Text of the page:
SNAP is good for farmers in New England. In 2010, the SNAP program added an average of $209 million a month to the New England food and farm economy. There are 851,000 households in New England that participate in SNAP, receiving an average monthly benefit of $245. Three-quarters of the households receiving SNAP benefits include a child, a person age 60 or older or a disabled person. SNAP participation isn't an urban phenomenon. Some of the highest participation rates for SNAP in New England are found in the rural states of Maine (17 percent) and Vermont (13 percent).
Increasingly, these benefits are being spent at local food and direct farm marketing venues. According to the USDA's Food and Nutrition Service, there were 2,445 farmers' markets and other direct farm marketing venues authorized to accept SNAP benefits in 2011, a 52 percent increase over 2010. The Farmers Market Coalition reports that $670,171 in SNAP benefits were redeemed at New England farmers' markets in 2011, but it's the whopping 256 percent increase over 2010 that illustrates the potential. Both the House and Senate farm bills include a provision to allow SNAP beneficiaries to purchase shares in community supported agriculture (CSA) farms.
The overwhelming majority of food available in groceries, where most SNAP is still spent, is now produced thousands of miles away. Here in New England, a large amount of farmers sell directly to consumers via farm stands, farmers' markets, CSAs and other direct means. Can SNAP be used as a tool to strengthen this direct-market economy?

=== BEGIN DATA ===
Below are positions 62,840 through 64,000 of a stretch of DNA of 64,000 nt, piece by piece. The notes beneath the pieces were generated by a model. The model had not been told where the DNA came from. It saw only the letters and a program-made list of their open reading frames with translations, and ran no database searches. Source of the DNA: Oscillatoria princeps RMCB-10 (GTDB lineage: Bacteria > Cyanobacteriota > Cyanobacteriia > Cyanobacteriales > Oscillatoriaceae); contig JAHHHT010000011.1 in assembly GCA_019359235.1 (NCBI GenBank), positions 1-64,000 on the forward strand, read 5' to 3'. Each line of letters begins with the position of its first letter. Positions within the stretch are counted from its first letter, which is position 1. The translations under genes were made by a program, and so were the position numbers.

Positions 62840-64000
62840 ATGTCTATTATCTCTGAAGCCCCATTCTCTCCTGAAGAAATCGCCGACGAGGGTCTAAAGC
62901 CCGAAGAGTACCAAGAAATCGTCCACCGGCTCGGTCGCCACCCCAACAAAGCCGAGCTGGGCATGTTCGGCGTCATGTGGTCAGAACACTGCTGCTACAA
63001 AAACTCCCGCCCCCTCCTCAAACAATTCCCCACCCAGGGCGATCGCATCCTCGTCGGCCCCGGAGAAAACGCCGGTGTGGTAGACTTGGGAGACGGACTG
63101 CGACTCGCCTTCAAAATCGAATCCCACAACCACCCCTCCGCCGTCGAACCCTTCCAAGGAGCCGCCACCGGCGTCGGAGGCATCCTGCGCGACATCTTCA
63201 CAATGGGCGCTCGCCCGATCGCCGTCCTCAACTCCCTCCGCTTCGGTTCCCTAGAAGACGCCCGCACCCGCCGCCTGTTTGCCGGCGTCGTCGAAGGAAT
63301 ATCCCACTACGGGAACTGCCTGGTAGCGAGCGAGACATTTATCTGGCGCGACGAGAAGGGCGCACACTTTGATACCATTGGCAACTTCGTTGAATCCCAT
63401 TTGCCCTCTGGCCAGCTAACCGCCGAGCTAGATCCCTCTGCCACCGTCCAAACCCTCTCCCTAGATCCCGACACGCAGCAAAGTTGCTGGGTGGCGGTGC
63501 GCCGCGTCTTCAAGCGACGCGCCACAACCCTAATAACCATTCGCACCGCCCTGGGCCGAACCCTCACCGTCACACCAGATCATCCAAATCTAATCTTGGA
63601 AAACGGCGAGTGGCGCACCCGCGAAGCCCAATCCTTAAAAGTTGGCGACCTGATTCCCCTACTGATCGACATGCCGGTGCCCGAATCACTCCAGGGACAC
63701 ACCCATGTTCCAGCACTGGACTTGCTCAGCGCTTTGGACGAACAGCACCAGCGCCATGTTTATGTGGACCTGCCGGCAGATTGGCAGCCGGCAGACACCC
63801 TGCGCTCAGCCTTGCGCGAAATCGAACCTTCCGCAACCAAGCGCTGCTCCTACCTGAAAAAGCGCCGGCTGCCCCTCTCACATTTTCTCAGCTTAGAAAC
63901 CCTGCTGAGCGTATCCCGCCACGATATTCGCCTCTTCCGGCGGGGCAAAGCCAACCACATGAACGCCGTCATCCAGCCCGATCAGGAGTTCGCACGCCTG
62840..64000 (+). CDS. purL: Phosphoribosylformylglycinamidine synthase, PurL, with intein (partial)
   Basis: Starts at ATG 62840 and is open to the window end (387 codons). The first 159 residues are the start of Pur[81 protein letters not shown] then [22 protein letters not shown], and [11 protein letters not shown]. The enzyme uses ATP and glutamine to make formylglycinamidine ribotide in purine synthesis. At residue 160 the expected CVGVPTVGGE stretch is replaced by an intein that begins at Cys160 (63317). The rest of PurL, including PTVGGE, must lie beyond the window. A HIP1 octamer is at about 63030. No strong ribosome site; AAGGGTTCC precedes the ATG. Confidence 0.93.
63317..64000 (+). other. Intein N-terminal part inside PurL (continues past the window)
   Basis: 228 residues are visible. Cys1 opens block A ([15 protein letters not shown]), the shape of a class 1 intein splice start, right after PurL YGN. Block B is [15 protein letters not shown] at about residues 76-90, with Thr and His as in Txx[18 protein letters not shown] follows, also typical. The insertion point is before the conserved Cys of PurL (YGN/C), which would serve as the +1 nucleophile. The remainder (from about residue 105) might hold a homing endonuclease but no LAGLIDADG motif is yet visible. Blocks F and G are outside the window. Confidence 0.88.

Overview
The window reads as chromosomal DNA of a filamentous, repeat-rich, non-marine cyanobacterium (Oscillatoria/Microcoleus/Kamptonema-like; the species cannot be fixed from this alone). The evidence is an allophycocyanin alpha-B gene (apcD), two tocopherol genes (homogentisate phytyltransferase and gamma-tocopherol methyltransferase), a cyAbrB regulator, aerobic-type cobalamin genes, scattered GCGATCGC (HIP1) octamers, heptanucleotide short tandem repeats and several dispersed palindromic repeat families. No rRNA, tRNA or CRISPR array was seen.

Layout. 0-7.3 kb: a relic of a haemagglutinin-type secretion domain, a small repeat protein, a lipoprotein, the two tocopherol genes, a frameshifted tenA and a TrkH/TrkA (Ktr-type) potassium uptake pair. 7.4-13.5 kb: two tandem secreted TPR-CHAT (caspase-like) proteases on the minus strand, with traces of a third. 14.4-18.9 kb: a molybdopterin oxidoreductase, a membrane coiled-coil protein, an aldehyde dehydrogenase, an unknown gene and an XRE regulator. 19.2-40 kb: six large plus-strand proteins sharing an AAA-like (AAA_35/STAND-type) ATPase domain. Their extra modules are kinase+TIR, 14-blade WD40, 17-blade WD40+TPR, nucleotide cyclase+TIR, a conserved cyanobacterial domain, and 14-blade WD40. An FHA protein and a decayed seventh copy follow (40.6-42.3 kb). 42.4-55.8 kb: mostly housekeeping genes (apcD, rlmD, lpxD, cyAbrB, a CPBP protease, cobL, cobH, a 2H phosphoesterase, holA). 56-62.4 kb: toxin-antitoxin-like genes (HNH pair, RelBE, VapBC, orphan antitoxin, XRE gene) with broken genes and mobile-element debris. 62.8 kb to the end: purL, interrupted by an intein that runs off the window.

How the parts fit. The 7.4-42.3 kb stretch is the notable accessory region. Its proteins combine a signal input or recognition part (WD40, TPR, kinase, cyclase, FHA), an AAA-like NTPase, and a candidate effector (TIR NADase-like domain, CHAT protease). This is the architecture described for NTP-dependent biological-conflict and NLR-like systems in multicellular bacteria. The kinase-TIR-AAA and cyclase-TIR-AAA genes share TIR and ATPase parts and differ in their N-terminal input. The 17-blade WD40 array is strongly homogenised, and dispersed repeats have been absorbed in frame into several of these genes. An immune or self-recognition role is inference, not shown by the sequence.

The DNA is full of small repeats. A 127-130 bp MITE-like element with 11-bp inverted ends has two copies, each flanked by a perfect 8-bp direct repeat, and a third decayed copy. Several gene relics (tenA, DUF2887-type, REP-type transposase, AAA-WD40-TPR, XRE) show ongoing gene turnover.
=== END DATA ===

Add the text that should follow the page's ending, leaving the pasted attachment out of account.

The potential is huge. If just 1 percent of the federal SNAP program were spent directly with New England farmers (still leaving 99 percent for retailers), $30 million of additional money would be spent annually at farm stands, farmers' markets and CSAs. It would also connect low-income consumers with the most nutritious, high-quality food available.
A few barriers exist. Only a minority of farmers' markets and stands can accept SNAP. The USDA has traditionally offered free SNAP card readers, but markets need phone lines and electric outlets. Through the Farmers Market Promotion Program, the USDA has begun offering competitive grants for wireless machines. Last year, for example, markets in Massachusetts, Maine, New Hampshire and Vermont all won grant support for SNAP-related projects. Seeing great demand this year, the USDA announced free wireless card readers for any farmers market not yet accepting SNAP.